Monday, 15 April 2013

Stump Preacher - weird headless travel guitar - Made in the USA
This Stump Preacher guitar is a weird looking critter, the weird name is rather strangely appropriate for this lumpy-looking headless design with its tuners proudly radiating around the front of the guitar body. You'd probably want a back-up instrument if this was your main stage guitar, because I can't imagine string changes are very quick to achieve. To access the tuner posts you need to open up the body which splits in half.

I remember seeing these guitars online several years ago, but the Stump Preacher website has long since vanished so I guess that the company is no longer a going concern. It also means that it's difficult to find out details of these guitars, but the seller of this example tells us that:
The one-piece body of this guitar begins with an internal core with properties similar to those of wood. This core is then wrapped with carbon fiber composite. The density can of this internal core can also be adjusted to produce different tone and sustain characteristics. [...] The neck is made of the same epoxy/graphite composite material used in snowboards, and the body is a high-impact polyurethane found on car bumpers. The only lumber to be found on the guitar is on its fret board.
This particular example is is finished in purple, but other Stump Preachers featured graphic designs which were "...actually molded into the body of the guitar between the composite and outermost layer so it won't just scratch off."

Currently listed on eBay with a Buy It Now price of $1,500.

G L Wilson

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  1. It reminds me of a frenchman called Eric Faivre who, in the 80's was buiding guitars with a poating table underneath that gave his instruments a very lively sound and feel.By rhat time he was experimenting with carbon fibre etc in order to make a quicker and cheaper version of his invention. I don't know what he became after that but I tried one of his guitars and it felt and sounded fantastic. If anyone knows more...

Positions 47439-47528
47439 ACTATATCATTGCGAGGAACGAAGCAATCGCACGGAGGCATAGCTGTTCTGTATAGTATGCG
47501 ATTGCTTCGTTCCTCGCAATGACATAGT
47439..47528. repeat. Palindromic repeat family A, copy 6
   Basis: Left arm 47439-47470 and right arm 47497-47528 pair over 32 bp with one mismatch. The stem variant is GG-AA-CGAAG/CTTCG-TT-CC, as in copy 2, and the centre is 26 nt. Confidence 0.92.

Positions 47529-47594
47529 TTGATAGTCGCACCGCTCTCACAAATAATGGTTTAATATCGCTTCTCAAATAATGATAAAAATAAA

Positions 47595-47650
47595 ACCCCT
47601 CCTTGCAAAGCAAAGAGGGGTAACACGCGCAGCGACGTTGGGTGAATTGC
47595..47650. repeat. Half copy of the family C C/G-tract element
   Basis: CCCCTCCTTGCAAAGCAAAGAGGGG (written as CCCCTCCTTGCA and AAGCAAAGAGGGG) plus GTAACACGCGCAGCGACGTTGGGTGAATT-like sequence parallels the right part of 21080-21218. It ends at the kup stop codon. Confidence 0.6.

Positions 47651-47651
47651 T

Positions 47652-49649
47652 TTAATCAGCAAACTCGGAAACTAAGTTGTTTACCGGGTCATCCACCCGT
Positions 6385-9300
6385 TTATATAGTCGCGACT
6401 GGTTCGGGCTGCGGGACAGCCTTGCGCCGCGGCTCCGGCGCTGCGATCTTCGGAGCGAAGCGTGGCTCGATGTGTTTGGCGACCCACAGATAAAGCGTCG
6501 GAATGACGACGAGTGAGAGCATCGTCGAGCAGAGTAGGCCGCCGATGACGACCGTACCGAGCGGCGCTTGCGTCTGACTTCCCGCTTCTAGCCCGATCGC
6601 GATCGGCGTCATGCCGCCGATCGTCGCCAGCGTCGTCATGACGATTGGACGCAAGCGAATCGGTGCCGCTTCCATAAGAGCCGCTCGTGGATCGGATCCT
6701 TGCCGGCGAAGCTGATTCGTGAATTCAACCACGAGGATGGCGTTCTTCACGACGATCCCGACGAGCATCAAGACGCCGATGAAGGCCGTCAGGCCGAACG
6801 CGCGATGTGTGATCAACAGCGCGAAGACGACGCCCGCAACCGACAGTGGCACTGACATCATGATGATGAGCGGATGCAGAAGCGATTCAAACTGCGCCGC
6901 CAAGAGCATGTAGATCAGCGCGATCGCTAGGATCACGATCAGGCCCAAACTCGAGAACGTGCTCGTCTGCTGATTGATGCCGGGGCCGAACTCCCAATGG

2. I forgot to say that, if my souvenirs are right, the french luthier LEDUC used his patent (floating table) or something similar on some models (basses if I remember well)

  3. I visited Stump Preacher guitars once when I lived in Seattle (13-15 years ago). I spent an hour or two with the company foreman (let's call him - I don't know what his actual title was), discussing his guitars, luthier to luthier. I had no experience with plastics, so it was an interesting visit for me. There was only the one guy working there at that moment, and if they had any other employees, there certainly weren't many. You'd be surprised at how few luthiers, or employees of any stripe, there actually are at some rather big name companies, and building enough instruments to meet the world demand. I've visited more than a few small guitar factories often to find only one or two people doing all of the work.

    I don't have much of particular import to report about the visit. I do recall the guy saying that the company owner came up with the concept, and then he had to spend a great deal of time making it workable. In particular, they were having trouble initially getting the guitars to stay in tune. Also, they were originally going to have non-adjustable necks but the foreman insisted on a trussrod, as he felt different amounts of relief were needed for different playing styles. Seems a bit picky to me for what is essentially a novelty instrument. Definitely some cool looking stuff came out of there though. They would make an instrument using any bizarre fabric you could find at the fabric store.

    I don't think they ever really got off the ground though. That's an old story, that happens a lot in the guitar business. Guitar players are ridiculously conservative. They too often depend on their expensive, name brand equipment to make up for a lack of talent. Therefore, if it's not a Gibson or a Fender nobody wants it. That attitude is definitely changing, though. Personally, I think a unique hand made instrument is much cooler than a computer-made factory job.

    1. I totally agree with you. If you have big bucks to spend on an instrument go for a good luthier.Many all around the world NEED to work and they will build you an instrument that will be a part of yourself for a life time (or more)and the price won't be as high as certain G or F custom shop models.I'm not saying that G & F guitars are bad, just that they are not the only ones and that there's no reason why they should rule the guitar world as they do...



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